I was a little dubious about dedicating an entire issue of Outside to the topic of food. We've published plenty of culinary stories in the past—on the quest for the best wild chocolate in the Amazon, say, or the latest theories on sports nutrition—but a whole issue? How would we do it without sacrificing some of our most beloved topics, like travel, gear, and adventure? I didn't want readers to think they'd picked up a copy of Bon Appetit.
One of the things that changed my mind was a meeting we had about meals worth traveling for. As everyone began ticking off favorite dishes from exotic spots, I realized how many entrees I could distinctly remember and wanted to discuss. The ceviche at a roadside bar in the Bahamas after a three-day sea-kayaking trip. A breakfast of Gayo coffee and nasi goreng before heading out on a trek in Gunung Leuser National Park in Sumatra. A traditional chotlho made by my host family when I was a student in Botswana for a semester in college. And a seven-course dinner served at a tiny ryokan in Kyoto, Japan, where the proprietor-chef-server didn't speak any English. I have no idea what exactly was in the flurry of dishes he brought to our table, but it was easily the best meal of my life.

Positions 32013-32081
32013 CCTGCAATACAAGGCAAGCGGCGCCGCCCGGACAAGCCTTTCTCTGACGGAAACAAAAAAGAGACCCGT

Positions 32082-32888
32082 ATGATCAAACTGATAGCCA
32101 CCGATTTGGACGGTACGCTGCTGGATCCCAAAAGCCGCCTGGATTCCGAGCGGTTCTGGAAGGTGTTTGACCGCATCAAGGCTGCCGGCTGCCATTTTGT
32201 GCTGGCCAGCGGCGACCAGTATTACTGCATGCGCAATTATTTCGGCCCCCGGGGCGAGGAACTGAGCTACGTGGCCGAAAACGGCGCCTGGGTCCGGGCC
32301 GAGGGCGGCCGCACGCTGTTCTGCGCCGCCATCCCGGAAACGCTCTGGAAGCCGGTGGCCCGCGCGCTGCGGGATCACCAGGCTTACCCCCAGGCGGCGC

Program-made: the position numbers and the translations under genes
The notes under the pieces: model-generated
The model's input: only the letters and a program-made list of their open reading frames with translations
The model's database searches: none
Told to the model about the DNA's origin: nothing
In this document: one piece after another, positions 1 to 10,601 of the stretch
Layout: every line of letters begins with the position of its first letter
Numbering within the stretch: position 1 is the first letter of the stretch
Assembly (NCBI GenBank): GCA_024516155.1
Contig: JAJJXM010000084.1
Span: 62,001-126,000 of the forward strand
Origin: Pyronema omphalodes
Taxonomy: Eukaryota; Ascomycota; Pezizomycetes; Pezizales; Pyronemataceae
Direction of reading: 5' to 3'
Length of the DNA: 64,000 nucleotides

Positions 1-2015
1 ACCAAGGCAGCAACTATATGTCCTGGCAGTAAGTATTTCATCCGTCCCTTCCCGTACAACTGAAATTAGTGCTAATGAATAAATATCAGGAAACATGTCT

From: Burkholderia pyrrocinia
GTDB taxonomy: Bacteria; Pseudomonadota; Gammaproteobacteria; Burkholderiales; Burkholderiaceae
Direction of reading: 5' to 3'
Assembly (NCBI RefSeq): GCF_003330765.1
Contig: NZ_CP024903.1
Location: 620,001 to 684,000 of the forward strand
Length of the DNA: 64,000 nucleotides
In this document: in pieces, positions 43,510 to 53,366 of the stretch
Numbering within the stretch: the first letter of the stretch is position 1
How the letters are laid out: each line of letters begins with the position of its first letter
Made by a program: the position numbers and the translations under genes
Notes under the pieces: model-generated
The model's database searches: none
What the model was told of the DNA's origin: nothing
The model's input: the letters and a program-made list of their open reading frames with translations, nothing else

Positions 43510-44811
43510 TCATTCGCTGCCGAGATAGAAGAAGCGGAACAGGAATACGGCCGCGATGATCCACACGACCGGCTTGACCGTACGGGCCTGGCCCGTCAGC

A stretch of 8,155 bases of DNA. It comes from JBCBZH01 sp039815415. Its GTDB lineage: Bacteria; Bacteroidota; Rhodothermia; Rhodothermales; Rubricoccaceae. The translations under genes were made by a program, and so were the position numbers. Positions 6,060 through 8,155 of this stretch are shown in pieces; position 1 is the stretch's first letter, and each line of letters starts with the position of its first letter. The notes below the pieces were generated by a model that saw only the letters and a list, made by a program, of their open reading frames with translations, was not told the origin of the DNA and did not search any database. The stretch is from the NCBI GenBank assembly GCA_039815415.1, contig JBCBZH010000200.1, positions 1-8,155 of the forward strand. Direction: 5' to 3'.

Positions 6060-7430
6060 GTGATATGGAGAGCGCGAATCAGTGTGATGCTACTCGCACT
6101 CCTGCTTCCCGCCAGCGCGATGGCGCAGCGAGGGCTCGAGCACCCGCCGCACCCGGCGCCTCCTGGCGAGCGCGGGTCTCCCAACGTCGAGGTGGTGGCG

The meeting helped drive home how rich the topic of food really is. From there, the stories that would fill up the issue seemed to come naturally, and looking at them now I realize there's a thread running through a lot of them. Whether it's chef Blaine Wetzel's attempts to source every ingredient on his menu ("Eating the Island") or Scott Lindquist's mission to harvest Alaskan glaciers for his award-winning vodka ("Cold Fusion") or the newfound obsession with filling our freezers with meat we've hunted ourselves ("Dressed to Kill"), there's a collective desire among Americans to get reacquainted with what we eat. As you'll discover in this issue, that impulse also happens to be a reliable spark for some incredible adventures.